You’ve a much better chance of seeing sea turtles as the islands are Vietnam’s most important nesting ground. The World Wide Fund for Nature has supported conservation efforts to protect the green turtle, and national park rangers run night-time boat trips to neighboring Bay Canh island (the main turtle-nesting season is May to November).

I’d already been lucky enough to snorkel with a turtle, so I fixed up a hike with a ranger instead. Following a slippery but well-marked trail we entered the ever-dripping island rainforest, inching up a mountainside past giant creepers, roots and shoots, picking our way over colossal hardwood buttresses up to the long-abandoned So Ray Plantation, established by the French but now occupied by a sociable troop of long-tailed macaques which are thriving amid the fruit trees planted decades earlier.

On my last day I hooked up with a Honda again for a ride south. Bicycles are also available for rent from hotels (from £2 per day) and taxis can be booked, though they are quite pricey. We hugged the coastline, buzzing past coves and beaches, the lonely road lined with wild bougainvillea and the curious aerial-rooted pandan tree. Towering granite cliffs cascaded down to a turquoise sea as we rounded Ca Map point before rolling into Ben Dam, a no-nonsense port preoccupied with the gritty business of Vietnamese life.

Here sailors sell giant durian fruit from boats and their decks are crisscrossed with clotheslines pegged with drying seaweed, fluttering in the ocean breeze. I ordered a treacle-thick Vietnamese coffee from a café to fix me up for the return leg and paused to watch ruddy-cheeked, beer-happy men paddle from the shore in bizarre coracle-like contraptions back to their fishing boats moored in the bay.

My final stop was Hang Duong cemetery. In the windy season, bones lie exposed in the sun here when the sandy topsoil is blown away. But today there was just the gentlest of breezes, on which drifted the smell of incense.

Following the scent through the flowering scrubs and trees, I was guided to a specific grave, one of thousands there. Here I found the group of bank workers again, heads bowed, at the tomb of Vo Thi Sau as prayers were offered and thanks are given to a national icon.

I found myself contemplating the nature of the modern Vietnamese nation: the long struggle for independence and years of suffering, today’s breakneck pace of development, the economic successes and the inevitable growing pains. Here in Con Dao, I enjoyed the silence.

CAT BA

Rugged, mountainous Cat Ba island is emerging as a great base to explore the wider Ha Long region. Most of the island is a national park, with trails that fringe the habitat of one of the world’s rarest primates, the cherubic-looking, but highly endangered Cat Ba langur.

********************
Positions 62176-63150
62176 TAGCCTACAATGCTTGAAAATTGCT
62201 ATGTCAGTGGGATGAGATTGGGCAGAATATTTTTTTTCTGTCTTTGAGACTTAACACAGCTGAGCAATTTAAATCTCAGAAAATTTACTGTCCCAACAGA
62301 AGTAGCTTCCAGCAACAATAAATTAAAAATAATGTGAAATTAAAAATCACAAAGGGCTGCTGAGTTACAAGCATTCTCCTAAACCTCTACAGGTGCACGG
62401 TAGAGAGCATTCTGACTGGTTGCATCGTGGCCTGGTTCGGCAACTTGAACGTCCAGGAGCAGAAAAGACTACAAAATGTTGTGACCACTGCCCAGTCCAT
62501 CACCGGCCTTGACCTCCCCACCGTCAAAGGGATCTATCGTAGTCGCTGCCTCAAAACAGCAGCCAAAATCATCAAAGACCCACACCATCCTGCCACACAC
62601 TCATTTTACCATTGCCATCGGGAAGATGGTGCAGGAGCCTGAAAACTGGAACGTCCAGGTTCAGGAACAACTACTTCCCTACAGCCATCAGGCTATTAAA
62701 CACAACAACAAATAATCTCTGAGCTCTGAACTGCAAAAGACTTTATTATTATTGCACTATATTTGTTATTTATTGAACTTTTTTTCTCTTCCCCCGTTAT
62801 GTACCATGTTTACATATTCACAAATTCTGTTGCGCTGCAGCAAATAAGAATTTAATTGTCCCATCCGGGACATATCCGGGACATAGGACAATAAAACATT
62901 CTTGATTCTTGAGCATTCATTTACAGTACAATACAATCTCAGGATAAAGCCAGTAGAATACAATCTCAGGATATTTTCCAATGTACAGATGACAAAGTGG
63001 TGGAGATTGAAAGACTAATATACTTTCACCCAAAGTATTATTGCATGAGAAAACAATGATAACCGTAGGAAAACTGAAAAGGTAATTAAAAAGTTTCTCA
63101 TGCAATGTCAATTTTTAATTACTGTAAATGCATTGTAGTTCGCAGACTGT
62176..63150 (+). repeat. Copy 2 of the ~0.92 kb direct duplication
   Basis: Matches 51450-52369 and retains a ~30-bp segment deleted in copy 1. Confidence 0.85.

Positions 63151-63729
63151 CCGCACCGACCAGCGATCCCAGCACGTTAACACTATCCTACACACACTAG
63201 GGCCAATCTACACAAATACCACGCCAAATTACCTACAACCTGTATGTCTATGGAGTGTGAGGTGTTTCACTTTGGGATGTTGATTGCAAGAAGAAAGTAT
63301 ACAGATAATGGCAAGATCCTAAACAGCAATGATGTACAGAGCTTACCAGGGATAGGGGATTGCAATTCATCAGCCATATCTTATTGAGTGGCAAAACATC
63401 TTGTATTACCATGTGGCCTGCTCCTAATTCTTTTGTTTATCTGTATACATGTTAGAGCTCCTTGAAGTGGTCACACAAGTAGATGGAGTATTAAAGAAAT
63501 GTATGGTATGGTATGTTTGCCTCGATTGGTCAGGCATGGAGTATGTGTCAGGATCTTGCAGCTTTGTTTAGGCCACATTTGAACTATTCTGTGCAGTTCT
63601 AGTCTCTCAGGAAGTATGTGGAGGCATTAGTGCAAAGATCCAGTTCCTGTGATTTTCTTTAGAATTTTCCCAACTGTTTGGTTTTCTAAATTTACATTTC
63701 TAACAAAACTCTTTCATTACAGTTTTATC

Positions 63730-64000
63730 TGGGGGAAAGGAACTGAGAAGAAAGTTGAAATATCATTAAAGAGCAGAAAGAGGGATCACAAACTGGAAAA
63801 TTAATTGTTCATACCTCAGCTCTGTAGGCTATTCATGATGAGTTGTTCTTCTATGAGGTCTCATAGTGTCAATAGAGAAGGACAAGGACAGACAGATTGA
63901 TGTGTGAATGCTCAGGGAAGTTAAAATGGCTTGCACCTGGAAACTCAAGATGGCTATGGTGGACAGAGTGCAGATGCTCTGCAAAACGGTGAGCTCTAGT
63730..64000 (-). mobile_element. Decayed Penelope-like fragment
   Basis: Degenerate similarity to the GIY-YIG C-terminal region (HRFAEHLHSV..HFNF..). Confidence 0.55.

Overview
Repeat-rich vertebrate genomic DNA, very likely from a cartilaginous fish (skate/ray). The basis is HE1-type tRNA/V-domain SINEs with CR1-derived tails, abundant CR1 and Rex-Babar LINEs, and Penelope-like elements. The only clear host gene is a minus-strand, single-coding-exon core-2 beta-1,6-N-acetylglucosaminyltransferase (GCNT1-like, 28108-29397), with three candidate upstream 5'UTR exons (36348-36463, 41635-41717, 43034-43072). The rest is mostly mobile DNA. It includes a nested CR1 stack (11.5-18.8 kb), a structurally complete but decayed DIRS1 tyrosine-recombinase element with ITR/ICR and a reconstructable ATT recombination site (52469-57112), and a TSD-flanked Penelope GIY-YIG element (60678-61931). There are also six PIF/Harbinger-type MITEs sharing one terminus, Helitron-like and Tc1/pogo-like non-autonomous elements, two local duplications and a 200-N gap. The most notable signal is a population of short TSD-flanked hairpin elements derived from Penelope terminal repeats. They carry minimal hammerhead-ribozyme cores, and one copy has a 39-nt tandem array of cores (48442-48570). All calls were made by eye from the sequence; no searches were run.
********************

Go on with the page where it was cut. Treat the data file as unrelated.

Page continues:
Cat Ba is also something of an adventure sports mecca thanks to pioneering work by Asia Outdoors (asiaoutdoors.com.vn), which has established dozens of climbing routes on the spectacular limestone islets that fringe Cat Ba, and also offers all sorts of kayaking and sailing excursions.

In Vietnam you’re never far from a reminder of the conflict locals call the American War. Cat Ba’s amazing Hospital Cave was used by the North Vietnamese as a safe shelter for the military elite, and has its own operating theatres, a small swimming pool and even a cinema.

CHAM ISLANDS

Until a few years ago the Cham islands in central Vietnam were a military zone and off-limits to tourism. Times have changed and the islands are now accessible by boat trips (April to September only) from Hoi An.

During the main Vietnamese holiday season (July and August) local tour groups can swamp the golden beaches, but after they’ve departed (around 2pm) normal service (peace) resumes.

There’s decent diving, though visibility can be challenging. Try Cham Islands Diving (vietnamscubadiving.com) and Blue Coral (divehoian.com).

Make sure to drop by the unusual little temple Ong Ngu in Bai Lang, which is dedicated to the whale and whale shark (regarded as oceanic gods by locals until a generation or two ago).

PHU QUOC

In Vietnam’s extreme south, Phu Quoc island is tipped to be the country’s next beach hot spot. A new international airport opened in 2012 (daily flights arrive from Ho Chi Minh City) and dirt roads are steadily being paved.

For now it’s still possible to find a quiet place to escape the mainland crowds. Try eco-friendly Mango Bay (mangobayphuquoc.com or Itaca (itacalounge.com), which offers modern-Mediterranean and Asian food, hip decor, DJs and a chilled atmosphere.

Break up the beach-hopping, if you can brave the smell, with a visit to the nuoc mam (fish sauce) factory in Duong Dong, the main town.

When to go

Vietnam has a very complicated climate. The best time to visit the Con Dao islands is between November and March.

Getting there